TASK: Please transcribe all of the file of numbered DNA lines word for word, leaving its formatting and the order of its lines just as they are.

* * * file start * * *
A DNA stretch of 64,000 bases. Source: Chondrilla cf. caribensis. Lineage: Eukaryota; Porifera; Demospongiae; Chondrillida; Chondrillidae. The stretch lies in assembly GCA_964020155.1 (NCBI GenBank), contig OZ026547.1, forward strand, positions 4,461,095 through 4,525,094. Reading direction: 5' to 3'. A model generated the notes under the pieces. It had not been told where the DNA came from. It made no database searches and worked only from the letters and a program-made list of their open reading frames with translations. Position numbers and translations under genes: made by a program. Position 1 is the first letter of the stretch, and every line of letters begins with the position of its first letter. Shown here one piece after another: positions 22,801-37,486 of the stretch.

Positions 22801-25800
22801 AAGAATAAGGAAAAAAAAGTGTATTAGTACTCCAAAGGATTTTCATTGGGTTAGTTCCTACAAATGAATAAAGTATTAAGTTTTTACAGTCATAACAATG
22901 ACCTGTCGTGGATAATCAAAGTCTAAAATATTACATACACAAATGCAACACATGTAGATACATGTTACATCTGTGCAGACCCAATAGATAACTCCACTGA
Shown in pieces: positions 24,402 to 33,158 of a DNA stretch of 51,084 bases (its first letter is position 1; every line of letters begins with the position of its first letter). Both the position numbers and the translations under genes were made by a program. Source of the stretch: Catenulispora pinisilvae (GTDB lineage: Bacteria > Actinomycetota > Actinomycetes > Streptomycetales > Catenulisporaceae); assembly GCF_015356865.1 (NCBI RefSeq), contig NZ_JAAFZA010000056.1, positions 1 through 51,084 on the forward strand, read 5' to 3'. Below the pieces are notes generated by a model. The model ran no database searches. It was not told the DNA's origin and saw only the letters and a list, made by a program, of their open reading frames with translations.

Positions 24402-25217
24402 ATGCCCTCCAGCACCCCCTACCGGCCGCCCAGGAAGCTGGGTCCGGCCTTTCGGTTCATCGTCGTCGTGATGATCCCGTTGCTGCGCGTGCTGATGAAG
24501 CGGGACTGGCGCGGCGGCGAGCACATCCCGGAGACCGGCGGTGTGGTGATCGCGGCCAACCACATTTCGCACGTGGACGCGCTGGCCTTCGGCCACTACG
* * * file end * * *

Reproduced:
A DNA stretch of 64,000 bases. Source: Chondrilla cf. caribensis. Lineage: Eukaryota; Porifera; Demospongiae; Chondrillida; Chondrillidae. The stretch lies in assembly GCA_964020155.1 (NCBI GenBank), contig OZ026547.1, forward strand, positions 4,461,095 through 4,525,094. Reading direction: 5' to 3'. A model generated the notes under the pieces. It had not been told where the DNA came from. It made no database searches and worked only from the letters and a program-made list of their open reading frames with translations. Position numbers and translations under genes: made by a program. Position 1 is the first letter of the stretch, and every line of letters begins with the position of its first letter. Shown here one piece after another: positions 22,801-37,486 of the stretch.

Positions 22801-25800
22801 AAGAATAAGGAAAAAAAAGTGTATTAGTACTCCAAAGGATTTTCATTGGGTTAGTTCCTACAAATGAATAAAGTATTAAGTTTTTACAGTCATAACAATG
22901 ACCTGTCGTGGATAATCAAAGTCTAAAATATTACATACACAAATGCAACACATGTAGATACATGTTACATCTGTGCAGACCCAATAGATAACTCCACTGA
Shown in pieces: positions 24,402 to 33,158 of a DNA stretch of 51,084 bases (its first letter is position 1; every line of letters begins with the position of its first letter). Both the position numbers and the translations under genes were made by a program. Source of the stretch: Catenulispora pinisilvae (GTDB lineage: Bacteria > Actinomycetota > Actinomycetes > Streptomycetales > Catenulisporaceae); assembly GCF_015356865.1 (NCBI RefSeq), contig NZ_JAAFZA010000056.1, positions 1 through 51,084 on the forward strand, read 5' to 3'. Below the pieces are notes generated by a model. The model ran no database searches. It was not told the DNA's origin and saw only the letters and a list, made by a program, of their open reading frames with translations.

Positions 24402-25217
24402 ATGCCCTCCAGCACCCCCTACCGGCCGCCCAGGAAGCTGGGTCCGGCCTTTCGGTTCATCGTCGTCGTGATGATCCCGTTGCTGCGCGTGCTGATGAAG
24501 CGGGACTGGCGCGGCGGCGAGCACATCCCGGAGACCGGCGGTGTGGTGATCGCGGCCAACCACATTTCGCACGTGGACGCGCTGGCCTTCGGCCACTACG